This was the biggest category, and probably one of the ones that resonates with me the most! Passion and obsession. For 40% of designers, part of their inspiration for their game was a particular passion or obsession, something they just couldn’t stop thinking about.
Firstly, designers who really wanted to make a certain type of game, and were waiting for the key ingredients for everything to fall into place. This category represented 20% of all designers. Sebastian Yue wanted to make a game about the events that followed a cataclysmic event and that became Lake of Secrets.
Sen-Foong Lim, working with Banana Chan wanted to make a game “about Chinese people, by Chinese people, that’s for anyone who wants to engage with the culture in a fun and positive way“ – and that became Jiangshi: Blood in the Banquet Hall
The other part of this category is obsession and rumination, sticky ideas that we come back to over and over and over again until eventually they shape themselves towards being a game. In fact, 10% of designers even mentioned obsession or being obsessed with something directly in their response – and from our reading of the responses, it was clear that many more than that were turning ideas over and over in their head until they found an outlet. For example, Joaquin Kyle “Makapatag” Saavedra was “obsessed with the cultures of Precolonial Philippines and Southeast Asia in general.” and this led to Gubat Banwa. Hannah Shaffer said of Public Guest 5, which was inspired by a dream “We both thought it was so specific and surreal, and we couldn’t stop imagining that world.”
5. Personal experience and personal connection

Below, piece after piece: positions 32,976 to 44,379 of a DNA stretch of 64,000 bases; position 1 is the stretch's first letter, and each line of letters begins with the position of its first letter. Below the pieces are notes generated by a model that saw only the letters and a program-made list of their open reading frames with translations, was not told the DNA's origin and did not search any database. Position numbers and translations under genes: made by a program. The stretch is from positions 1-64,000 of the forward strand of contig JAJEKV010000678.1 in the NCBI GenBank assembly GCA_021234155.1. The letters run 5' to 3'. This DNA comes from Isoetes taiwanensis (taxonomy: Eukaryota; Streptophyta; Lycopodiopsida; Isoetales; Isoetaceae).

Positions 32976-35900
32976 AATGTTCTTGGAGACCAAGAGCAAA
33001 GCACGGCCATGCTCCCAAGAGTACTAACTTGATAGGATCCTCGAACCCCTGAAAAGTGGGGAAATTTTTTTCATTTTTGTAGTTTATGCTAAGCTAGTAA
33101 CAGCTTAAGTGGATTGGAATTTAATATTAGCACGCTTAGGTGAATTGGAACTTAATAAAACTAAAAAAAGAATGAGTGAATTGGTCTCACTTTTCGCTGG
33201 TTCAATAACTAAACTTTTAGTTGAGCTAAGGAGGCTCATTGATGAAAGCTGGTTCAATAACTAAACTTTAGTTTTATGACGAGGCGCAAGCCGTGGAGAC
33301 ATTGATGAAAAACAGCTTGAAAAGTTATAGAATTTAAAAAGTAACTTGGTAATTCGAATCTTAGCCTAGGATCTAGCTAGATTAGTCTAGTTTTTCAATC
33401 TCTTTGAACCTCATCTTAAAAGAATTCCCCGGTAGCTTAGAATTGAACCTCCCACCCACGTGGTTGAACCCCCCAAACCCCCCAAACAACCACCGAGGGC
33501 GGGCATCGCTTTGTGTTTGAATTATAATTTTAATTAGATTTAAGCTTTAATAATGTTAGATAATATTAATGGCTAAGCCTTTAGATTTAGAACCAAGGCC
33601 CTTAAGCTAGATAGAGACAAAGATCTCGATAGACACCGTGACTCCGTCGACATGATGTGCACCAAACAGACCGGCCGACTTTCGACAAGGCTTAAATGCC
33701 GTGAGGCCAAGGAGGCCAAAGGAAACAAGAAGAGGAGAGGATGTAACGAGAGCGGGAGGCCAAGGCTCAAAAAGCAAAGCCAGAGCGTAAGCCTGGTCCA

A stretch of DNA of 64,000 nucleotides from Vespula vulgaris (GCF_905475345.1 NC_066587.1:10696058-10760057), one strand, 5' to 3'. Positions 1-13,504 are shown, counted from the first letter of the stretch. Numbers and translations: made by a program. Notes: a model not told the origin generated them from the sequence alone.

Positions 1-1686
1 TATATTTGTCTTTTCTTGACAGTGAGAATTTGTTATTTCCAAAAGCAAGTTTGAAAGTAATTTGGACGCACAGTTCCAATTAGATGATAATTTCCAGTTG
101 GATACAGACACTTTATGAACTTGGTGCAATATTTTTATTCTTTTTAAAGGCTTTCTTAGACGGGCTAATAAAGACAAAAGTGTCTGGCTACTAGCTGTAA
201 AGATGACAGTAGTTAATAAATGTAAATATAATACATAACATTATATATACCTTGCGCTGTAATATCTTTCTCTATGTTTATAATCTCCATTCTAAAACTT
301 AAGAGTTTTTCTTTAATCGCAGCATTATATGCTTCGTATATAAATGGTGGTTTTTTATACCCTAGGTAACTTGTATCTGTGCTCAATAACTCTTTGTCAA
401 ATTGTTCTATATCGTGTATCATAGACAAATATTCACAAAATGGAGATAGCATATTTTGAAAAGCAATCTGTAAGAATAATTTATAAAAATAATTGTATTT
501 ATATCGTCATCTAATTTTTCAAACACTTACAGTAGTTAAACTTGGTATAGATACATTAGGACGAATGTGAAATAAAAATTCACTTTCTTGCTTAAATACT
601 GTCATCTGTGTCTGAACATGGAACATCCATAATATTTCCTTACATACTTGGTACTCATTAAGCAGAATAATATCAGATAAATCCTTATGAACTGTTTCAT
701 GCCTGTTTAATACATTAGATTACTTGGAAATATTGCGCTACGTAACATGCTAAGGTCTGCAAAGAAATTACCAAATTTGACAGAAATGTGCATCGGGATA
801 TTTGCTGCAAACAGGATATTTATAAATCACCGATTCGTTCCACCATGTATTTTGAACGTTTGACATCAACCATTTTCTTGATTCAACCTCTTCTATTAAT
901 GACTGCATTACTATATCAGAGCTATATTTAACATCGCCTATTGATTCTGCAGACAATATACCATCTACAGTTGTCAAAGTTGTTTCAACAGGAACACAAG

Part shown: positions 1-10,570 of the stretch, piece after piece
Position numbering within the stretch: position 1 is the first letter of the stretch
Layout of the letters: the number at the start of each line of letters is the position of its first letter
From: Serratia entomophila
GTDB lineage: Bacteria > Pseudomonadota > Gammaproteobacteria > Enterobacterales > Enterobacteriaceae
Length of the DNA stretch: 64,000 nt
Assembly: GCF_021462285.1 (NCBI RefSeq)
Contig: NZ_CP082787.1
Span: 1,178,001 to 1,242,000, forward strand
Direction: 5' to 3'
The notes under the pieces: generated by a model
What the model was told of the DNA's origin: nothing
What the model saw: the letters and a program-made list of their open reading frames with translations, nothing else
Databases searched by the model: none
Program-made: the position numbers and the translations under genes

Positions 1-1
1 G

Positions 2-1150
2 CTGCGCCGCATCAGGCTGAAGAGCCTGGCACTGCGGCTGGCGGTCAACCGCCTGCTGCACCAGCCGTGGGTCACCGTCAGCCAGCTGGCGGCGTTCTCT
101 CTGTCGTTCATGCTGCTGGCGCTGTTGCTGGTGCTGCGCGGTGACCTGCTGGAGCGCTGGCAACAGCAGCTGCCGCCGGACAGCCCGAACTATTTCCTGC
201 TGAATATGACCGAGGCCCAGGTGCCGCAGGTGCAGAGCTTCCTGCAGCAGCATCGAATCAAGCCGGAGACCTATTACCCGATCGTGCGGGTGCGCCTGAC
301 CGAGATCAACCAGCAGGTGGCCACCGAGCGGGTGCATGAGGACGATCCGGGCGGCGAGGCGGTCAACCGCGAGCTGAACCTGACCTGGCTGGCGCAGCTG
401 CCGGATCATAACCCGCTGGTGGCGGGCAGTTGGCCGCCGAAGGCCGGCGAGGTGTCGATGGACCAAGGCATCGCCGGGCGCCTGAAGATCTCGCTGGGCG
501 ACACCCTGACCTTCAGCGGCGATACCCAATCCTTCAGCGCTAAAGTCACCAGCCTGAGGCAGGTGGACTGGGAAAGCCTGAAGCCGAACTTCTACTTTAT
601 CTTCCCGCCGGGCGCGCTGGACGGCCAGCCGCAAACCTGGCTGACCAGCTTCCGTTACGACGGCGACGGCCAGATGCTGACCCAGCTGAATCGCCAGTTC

For more than 20% of designers, game ideas came from their personal experiences, or in a few cases a personal connection they felt to an idea or concept. Personal experience in some ways defies patterns or trends, because it’s just that – personal. It’s based on the circumstances of your life rather than existing fictional ideas, and for that reason, it can be really unique.
Some games were born from broad personal experiences, such as connection to culture. Some, like Pidj Sorensen’s Sun’s Ransom were born from really specific moments like the sweltering and oppressive heat of the Australian summer. In Sorensen’s words “It was 40 degrees, with no aircon, and I was on the couch with a foot in a bucket of water because I couldn’t sleep. In that frustrated partial wakefulness, I had this idea of vampires working to bring back the sun.”
The loneliness of the pandemic inspired multiple designers to weave their own counter narratives of hope, from A Monster Care Squad by Sandy Pug Games to A Mending by Shing Yin Khor who said “Being parted from so many dear friends led to a very natural narrative of traveling to see a friend, in a sense, the game was a love letter to all the people that I couldn’t physically be near anymore.”
6. Do it to do it
Hayley: There were some responses that flipped the script of inspiration entirely. 16% of designers simply began making – and worked out the content of what they were making as they went. As they created, something about their own ideas struck them, providing the seed of inspiration for a full game to come. The Score and Justicar by Nevyn Holmes both started from an external request or prompt. Court of Blades was originally written for a friend who dreamed of a game centered on intrigue and scheming, a quick version was finished in about a week to get it to the table on time. Logan: An Autobiographical Game started as a response to a twitter trend – writing 1 move, every day for a month.